Perhaps more commonly, however, male reluctance to perform oral sex on female partners may be rooted in something else entirely, including — as both Kerner and Vrangalova suggest — their own insecurity or performance anxiety. 

“I would say that one of the main reasons is a fear of a skills deficit,” says Kerner, “a feeling of being unsure about their skills, sort of an anxiety around their ability to provide cunnilingus well and pleasure their partners.” 

Vrangalova agrees. “I’d argue this is one of the major reasons for some men not wanting or feeling comfortable going down on women,” she tells InsideHook. Why? “No one ever teaches men how to be good at giving oral.” Porn is most men’s only real resource for learning how to perform any sex act, and unfortunately, the lessons learned from that kind of sex ed do “little to nothing for the vast majority of vulva-owners,” according to Vrangalova. Meanwhile, “due to our own socialization to be sexually passive and not hurt the male ego, most women never take the time to instruct their male partners in what they like.”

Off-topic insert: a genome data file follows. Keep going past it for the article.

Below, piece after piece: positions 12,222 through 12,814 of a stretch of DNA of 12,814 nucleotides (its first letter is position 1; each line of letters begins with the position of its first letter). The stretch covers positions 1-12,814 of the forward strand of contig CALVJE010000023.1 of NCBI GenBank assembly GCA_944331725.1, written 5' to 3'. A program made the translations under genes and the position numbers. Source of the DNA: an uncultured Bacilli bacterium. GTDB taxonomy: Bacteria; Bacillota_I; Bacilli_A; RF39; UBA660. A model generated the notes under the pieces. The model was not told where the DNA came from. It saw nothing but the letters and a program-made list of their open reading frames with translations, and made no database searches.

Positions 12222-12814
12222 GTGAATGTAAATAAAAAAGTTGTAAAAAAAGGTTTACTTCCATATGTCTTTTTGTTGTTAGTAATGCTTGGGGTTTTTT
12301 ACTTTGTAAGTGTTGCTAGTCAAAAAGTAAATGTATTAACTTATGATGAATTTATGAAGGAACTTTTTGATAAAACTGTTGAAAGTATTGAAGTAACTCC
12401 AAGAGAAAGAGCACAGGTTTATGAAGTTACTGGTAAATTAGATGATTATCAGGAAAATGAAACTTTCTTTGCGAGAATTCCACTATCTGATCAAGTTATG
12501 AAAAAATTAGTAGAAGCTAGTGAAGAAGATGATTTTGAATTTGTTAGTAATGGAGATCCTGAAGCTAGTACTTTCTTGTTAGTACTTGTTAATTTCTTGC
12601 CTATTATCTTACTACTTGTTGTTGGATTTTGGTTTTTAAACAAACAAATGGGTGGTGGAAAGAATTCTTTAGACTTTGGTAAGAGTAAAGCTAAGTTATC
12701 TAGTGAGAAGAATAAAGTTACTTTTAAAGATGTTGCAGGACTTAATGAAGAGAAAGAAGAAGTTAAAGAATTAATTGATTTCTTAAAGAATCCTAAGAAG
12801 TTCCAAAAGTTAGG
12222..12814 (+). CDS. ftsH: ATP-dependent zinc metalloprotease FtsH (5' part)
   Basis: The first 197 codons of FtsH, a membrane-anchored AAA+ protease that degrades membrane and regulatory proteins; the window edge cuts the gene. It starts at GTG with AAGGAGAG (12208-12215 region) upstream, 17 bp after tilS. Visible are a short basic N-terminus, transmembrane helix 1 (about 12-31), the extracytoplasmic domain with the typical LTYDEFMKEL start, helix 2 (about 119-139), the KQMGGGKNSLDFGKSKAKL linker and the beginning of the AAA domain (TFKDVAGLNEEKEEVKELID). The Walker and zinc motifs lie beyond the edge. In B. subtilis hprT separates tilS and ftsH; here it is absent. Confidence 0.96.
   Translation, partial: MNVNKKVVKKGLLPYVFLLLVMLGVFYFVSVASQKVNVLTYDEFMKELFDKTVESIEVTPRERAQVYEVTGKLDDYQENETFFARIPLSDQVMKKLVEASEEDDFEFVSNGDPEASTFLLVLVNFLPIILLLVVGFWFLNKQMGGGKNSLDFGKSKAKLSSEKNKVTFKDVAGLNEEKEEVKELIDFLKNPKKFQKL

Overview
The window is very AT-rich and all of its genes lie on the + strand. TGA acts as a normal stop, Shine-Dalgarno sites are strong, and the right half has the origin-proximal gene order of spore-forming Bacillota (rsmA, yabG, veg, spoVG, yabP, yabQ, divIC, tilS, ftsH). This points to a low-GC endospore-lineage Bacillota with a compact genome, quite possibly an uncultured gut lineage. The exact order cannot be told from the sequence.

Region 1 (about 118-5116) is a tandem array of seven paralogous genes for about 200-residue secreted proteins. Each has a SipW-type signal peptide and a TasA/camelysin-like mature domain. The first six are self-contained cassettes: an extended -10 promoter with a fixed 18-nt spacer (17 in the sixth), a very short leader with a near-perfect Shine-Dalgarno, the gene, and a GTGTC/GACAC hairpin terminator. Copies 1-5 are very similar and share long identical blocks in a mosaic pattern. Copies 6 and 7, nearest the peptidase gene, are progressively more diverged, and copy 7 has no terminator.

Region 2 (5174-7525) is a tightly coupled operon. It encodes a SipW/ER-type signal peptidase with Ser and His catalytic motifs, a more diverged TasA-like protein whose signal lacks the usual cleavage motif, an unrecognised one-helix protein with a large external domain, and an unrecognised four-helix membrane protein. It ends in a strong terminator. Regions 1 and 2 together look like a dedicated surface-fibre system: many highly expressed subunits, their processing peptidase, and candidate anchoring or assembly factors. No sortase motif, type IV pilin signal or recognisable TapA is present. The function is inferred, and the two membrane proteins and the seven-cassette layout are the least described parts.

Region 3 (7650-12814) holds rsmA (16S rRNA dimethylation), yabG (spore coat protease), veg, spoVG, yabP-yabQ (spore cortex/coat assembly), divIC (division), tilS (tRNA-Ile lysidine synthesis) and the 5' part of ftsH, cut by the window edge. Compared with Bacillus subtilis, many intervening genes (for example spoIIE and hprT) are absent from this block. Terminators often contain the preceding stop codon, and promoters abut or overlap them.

Other forms of performance anxiety may also be at play. For men who have trouble maintaining an erection, there may be “a fear if they have an erection going into cunnilingus that they may lose their erection and might not be able to get it back,” says Kerner.

There are other reasons, too. Yes, there are plenty of gross, harmful narratives that men (and women) typically internalize at a young age about vaginas looking, smelling or tasting bad. But there are also legitimately unpleasant encounters with an unhealthy vagina that could sour the cunnilingus experience for men. “There are certainly all the myths around what healthy vaginas smell and taste like, and that they are somehow gross, or that certain types of clits or labia are ‘unkempt’ or ‘unattractive,’” says Vrangalova. “But there are also past experiences with unpleasant smell and taste. Many women are unaware when they might be dealing with a yeast infection or BV [bacterial vaginosis],” she tells InsideHook, adding she herself has had the unpleasant experience of going down on a woman who didn’t know she had an infection. Naturally, she says, “that could turn some men off,” especially if they don’t know that an easily cured infection is the culprit.